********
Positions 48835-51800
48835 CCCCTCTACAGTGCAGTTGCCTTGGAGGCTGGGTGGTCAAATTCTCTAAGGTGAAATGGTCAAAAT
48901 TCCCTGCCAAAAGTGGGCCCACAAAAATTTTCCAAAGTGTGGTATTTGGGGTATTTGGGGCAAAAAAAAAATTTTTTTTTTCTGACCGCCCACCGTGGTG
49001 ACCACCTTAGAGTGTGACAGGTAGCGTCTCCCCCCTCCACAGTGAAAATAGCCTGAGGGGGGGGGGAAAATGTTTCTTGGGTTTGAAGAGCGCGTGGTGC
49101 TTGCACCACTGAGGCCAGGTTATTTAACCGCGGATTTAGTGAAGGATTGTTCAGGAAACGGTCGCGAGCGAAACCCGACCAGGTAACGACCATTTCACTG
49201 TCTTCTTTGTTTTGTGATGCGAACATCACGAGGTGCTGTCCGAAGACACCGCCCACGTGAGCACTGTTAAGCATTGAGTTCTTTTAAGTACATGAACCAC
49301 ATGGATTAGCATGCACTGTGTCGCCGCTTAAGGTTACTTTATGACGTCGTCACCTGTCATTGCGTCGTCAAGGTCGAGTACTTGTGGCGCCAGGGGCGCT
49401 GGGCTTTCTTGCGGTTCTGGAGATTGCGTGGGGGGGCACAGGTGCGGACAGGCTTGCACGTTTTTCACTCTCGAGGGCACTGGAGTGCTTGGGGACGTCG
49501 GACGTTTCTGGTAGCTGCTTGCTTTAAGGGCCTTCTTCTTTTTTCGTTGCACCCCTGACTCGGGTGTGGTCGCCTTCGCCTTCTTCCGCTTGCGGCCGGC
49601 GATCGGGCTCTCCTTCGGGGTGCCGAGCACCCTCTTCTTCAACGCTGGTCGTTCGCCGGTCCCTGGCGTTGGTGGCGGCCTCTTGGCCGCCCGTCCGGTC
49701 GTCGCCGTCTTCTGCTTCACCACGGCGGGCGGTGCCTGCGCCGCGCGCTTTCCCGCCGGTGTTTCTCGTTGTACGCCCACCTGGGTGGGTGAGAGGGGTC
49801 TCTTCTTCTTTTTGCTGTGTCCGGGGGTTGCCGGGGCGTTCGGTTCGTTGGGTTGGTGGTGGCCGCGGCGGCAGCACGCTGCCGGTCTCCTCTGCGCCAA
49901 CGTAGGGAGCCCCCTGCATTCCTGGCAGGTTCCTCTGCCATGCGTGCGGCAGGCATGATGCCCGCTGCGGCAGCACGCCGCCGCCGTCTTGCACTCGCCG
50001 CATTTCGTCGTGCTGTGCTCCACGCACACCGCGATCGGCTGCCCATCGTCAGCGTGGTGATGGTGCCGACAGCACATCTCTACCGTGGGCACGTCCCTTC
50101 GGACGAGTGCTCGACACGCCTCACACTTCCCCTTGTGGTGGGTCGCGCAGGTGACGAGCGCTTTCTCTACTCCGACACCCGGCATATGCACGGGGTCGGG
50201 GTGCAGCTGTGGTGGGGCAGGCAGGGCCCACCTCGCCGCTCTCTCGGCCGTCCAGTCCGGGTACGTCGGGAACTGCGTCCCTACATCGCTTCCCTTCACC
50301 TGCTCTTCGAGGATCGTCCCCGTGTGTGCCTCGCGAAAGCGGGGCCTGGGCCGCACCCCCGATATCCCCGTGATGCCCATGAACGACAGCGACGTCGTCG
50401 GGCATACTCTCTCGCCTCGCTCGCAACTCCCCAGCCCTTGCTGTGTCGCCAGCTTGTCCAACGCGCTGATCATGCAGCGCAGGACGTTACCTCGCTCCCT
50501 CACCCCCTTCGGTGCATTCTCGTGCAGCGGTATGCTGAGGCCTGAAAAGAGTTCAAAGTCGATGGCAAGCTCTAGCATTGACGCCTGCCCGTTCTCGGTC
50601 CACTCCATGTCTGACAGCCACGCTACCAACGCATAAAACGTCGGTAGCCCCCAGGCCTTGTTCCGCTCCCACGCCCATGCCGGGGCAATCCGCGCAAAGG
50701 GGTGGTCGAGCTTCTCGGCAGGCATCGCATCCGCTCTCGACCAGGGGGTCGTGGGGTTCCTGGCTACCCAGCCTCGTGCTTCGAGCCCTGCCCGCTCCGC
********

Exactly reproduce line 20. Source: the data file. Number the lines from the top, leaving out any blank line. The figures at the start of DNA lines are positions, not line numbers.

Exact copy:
50601 CACTCCATGTCTGACAGCCACGCTACCAACGCATAAAACGTCGGTAGCCCCCAGGCCTTGTTCCGCTCCCACGCCCATGCCGGGGCAATCCGCGCAAAGG